Although many credit unions were focused on changes to the much-despised risk-based capital rule, the National Credit Union Administration board on Thursday addressed several other important issues during its August board meeting, including an extension of the current 18 percent annual interest rate limit for loans, a revision of the regulator’s operating fund budget projecting a reduction of almost $8.5 million and an announcement $675,000 will be transferred to pay for cybersecurity improvements and other costs.
During the seventh open meeting of 2018 at the agency’s headquarters Thursday, Chairman J. Mark McWatters and board member Rick Metsger unanimously approved four non-RBC-related items:
- A $675,000 operating fund budget transfer to pay for cybersecurity improvements and employee relocation costs associated with the agency’s reorganization.
- Continuation of the current 18 percent annual interest rate limit for loans—with the exception of loans originated under the payday alternative loan program—through March 10, 2020.
- A final rule creating new suspension and debarment procedures to better protect the federal government’s interest in only doing business with presently responsible contractors.
- A proposed rule to add specificity and clarity to current regulations covering loans and lines of credit granted to members and to provide credit unions with regulatory relief.
In addition, NCUA’s chief financial officer briefed the board on the agency’s revised 2018 budget estimates, which currently project a reduction in the agency’s operating fund budget of almost $8.5 million. NCUA said it expects net savings of nearly $8.5 million in its 2018 Operating Fund Budget, primarily due to reduced staff levels from the agency’s reorganization.
The board approved a $291.8 million Operating Fund Budget at its November 2017 meeting. Current estimates show the agency will have 70 fewer full-time equivalent positions than the 1,183 positions originally planned in the 2018 budget, resulting in a decrease in salary and benefits costs.
The mid-year budget review also reported estimated reductions for travel ($632,000); rent, communications, and utilities ($91,000); administrative costs ($155,000); and contract costs ($102,000). The $15.4 million Capital Projects Budget remained unchanged. The review projected $325,000 savings in the $8.1 million Share Insurance Fund Administrative Budget.
Proposed Lending Rule Changes
The NCUA board proposed to amend its regulations regarding loans and lines of credit to members – known as Part 701, a change it said is part of the agency’s ongoing regulatory reform agenda.
According to NCUA, the proposed rule would make those regulations more user-friendly by:
- Identifying in one section the various maturity limits applicable to federal credit union loans;
- Clarifying that the maturity for a new loan under GAAP is calculated from the new date of origination;
- Expressing clearly the limits for loans to a single borrower or group of associated borrowers; and
- Seeking comment on whether the agency should provide for longer, more flexible maturity limits on certain loans.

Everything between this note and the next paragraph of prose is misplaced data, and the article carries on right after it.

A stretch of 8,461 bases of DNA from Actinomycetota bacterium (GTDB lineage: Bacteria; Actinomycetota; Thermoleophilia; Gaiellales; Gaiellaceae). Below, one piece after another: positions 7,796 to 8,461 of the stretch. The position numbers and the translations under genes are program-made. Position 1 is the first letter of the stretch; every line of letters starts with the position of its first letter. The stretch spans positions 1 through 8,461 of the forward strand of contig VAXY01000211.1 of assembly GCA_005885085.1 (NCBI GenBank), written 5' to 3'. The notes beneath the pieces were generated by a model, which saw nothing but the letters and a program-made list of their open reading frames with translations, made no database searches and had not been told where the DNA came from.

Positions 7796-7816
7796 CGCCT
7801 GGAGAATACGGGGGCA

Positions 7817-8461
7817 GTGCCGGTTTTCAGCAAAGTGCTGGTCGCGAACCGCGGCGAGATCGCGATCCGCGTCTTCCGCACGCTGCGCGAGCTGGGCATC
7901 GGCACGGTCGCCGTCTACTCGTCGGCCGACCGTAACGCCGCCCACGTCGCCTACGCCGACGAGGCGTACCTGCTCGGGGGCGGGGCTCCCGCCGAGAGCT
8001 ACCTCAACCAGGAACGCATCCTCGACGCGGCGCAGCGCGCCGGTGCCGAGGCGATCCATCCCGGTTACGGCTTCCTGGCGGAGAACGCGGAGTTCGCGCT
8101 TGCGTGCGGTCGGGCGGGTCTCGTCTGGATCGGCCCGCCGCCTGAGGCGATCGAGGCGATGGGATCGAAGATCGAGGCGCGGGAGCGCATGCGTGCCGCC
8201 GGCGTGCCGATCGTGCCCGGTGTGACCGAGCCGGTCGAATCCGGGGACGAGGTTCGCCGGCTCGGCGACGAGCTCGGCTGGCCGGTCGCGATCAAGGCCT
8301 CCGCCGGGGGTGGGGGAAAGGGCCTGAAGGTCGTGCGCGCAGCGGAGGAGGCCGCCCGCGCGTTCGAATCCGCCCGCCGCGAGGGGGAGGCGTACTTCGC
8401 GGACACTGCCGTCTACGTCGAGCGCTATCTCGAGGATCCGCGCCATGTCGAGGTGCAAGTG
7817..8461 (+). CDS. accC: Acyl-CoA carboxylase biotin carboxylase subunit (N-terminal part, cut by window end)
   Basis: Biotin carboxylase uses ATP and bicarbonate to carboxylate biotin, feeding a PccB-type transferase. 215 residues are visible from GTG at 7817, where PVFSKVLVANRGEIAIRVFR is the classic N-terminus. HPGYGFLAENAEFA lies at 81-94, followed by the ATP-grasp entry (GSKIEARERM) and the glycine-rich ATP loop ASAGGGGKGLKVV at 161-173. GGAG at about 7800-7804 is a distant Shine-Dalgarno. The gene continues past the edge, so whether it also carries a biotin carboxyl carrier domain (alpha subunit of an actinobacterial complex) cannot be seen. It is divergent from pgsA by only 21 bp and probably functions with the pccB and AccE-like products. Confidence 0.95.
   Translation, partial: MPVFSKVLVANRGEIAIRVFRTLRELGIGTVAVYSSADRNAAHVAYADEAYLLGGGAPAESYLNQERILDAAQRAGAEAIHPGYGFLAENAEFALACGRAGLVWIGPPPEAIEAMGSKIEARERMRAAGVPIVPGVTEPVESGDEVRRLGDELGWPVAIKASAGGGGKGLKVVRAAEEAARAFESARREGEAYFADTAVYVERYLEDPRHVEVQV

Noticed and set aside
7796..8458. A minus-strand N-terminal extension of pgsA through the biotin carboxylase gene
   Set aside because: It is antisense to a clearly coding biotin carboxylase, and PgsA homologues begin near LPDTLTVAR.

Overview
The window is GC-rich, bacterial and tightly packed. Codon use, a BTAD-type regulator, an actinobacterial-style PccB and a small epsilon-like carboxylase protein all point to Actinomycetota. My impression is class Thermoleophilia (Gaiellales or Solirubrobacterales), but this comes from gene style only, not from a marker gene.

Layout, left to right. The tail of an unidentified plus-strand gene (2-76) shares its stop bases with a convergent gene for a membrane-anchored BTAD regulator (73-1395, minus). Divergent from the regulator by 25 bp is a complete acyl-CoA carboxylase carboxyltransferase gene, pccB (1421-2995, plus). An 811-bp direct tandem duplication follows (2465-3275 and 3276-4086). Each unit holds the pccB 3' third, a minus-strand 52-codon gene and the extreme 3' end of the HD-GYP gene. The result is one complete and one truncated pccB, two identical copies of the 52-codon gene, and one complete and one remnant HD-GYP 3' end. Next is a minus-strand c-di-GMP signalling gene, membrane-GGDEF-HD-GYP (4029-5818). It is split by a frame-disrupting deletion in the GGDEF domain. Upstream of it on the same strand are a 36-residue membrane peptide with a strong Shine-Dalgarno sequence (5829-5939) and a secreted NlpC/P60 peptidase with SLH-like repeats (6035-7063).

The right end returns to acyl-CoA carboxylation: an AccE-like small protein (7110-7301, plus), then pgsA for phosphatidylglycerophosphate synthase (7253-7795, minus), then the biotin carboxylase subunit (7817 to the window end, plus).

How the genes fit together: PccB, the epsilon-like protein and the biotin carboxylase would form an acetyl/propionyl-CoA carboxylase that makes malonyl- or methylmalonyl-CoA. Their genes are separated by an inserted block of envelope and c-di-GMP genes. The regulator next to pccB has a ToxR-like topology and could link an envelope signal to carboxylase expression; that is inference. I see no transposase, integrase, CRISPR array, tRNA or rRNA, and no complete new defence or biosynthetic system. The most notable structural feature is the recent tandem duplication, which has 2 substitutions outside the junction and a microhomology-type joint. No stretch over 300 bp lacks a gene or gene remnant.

NCUA said comments on the proposed rule, available online here, must be received within 60 days of publication in the Federal Register.
Interest rate ceiling stays in place
The board said it extended the current interest rate ceiling of 18 percent on most federal credit union loans through March 10, 2020, after “reviewing trends in money-market rates and current conditions among federal credit unions.”
NCUA noted the Federal Credit Union Act caps the interest rate on federal credit union loans at 15 percent. However, the NCUA board has discretion to raise that limit for 18-month periods if interest rate levels could threaten the safety and soundness of credit unions.
The regulator explained the extended 18 percent cap applies to all federal credit union lending except originations made under NCUA’s consumer-friendly payday alternative loan program, which are capped at 28 percent.
NCUA said its staff analysis found money market rates have risen between December 2017 and June 2018, and lowering the interest rate “could have an adverse effect on the safety and soundness of credit unions.” The regulator said the Federal Credit Union Act requires both those conditions exist for the board to allow the interest rate ceiling to be higher than 15 percent.
NCUA added the staff analysis found a reduction in the loan rate cap could force credit unions to restrict the flow of credit, particularly to low-income members.
The board said it will continue to monitor market rates and credit union financial conditions to determine whether a change should be made to the maximum loan rate. “The board may take action sooner than 18 months if circumstances warrant,” NCUA said in a statement.
Final Rule on Agency’s Procurement Practices
NCUA said it is adopting new contractor suspension and debarment procedures to protect the federal government’s interest in doing business with “responsible contractors” under a final rule.
The regulator declared it is not required to follow federal government acquisition laws and regulations, but said the agency believes those include best practices, “and suspension and debarment procedures have proven to be an important part of government procurement.”
According to NCUA, these new procedures “would protect the agency by helping ensure the NCUA does business only with presently responsible contractors.”
NCUA added it will only solicit offers from, award contracts to, or consent to subcontracts with presently responsible contractors.
The final rule, available online here, will become effective 30 days after publication in the Federal Register.